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Court clarifies employers’ rights in legalized-weed state

The Colorado Supreme Court Monday ruled on a controversial case involving off-duty, legal marijuana use and an employer's right to fire an employee for such use.

In the case of Coats v. Dish Network, the court upheld findings of two lower courts, saying that "employees who engage in an activity such as medical marijuana use that is permitted by state law but unlawful under federal law are not protected by the statute."

Colorado's highest court heard arguments on the case in September. The decision was made unanimously by six justices. The seventh, Justice Monica Marquez, recused herself because her father was involved in one of the lower court rulings.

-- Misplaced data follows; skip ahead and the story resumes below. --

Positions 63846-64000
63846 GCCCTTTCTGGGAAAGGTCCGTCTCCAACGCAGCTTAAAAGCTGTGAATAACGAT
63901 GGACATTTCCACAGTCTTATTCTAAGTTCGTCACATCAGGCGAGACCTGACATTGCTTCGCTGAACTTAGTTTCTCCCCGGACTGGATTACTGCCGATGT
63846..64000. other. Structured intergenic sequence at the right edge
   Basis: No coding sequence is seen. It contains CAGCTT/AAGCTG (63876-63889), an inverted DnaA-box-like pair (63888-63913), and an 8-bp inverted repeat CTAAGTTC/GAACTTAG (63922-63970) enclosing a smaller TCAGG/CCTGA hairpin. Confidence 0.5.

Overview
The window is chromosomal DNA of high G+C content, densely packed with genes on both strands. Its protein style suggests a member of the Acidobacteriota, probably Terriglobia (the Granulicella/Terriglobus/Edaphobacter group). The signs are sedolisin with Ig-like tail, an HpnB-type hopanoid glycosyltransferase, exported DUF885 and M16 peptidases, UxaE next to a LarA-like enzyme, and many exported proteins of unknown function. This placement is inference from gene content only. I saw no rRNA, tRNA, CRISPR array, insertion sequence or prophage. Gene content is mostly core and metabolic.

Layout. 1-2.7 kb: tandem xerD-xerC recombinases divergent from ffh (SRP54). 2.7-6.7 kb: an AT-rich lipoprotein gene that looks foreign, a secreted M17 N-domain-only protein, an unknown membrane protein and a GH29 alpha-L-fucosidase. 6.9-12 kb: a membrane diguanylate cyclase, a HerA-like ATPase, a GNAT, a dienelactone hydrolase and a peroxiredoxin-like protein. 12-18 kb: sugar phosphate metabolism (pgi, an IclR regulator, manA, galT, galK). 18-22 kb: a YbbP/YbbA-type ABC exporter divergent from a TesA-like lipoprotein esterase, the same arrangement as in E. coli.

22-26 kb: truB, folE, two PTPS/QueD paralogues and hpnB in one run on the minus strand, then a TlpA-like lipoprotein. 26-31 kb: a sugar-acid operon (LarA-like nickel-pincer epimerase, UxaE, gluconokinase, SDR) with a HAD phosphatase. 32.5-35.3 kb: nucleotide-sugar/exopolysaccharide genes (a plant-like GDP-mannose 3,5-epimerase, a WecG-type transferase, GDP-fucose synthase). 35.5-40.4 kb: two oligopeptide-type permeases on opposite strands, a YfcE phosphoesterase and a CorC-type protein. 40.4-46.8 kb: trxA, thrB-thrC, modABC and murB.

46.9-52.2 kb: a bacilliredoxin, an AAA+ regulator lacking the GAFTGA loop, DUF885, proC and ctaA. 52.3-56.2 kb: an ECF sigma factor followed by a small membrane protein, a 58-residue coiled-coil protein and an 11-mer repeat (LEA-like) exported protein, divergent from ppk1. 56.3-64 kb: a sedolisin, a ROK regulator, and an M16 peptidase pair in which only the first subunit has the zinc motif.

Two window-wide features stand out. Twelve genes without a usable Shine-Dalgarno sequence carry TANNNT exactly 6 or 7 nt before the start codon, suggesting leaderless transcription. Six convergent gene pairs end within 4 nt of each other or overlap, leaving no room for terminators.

Plaintiff Brandon Coats was fired by Dish Network Corp. (Nasdaq: DISH) after Dish discovered the presence of THC, the psychoactive chemical in marijuana, in his system following a random drug test. Dish has a zero-tolerance policy for controlled substances, including marijuana.

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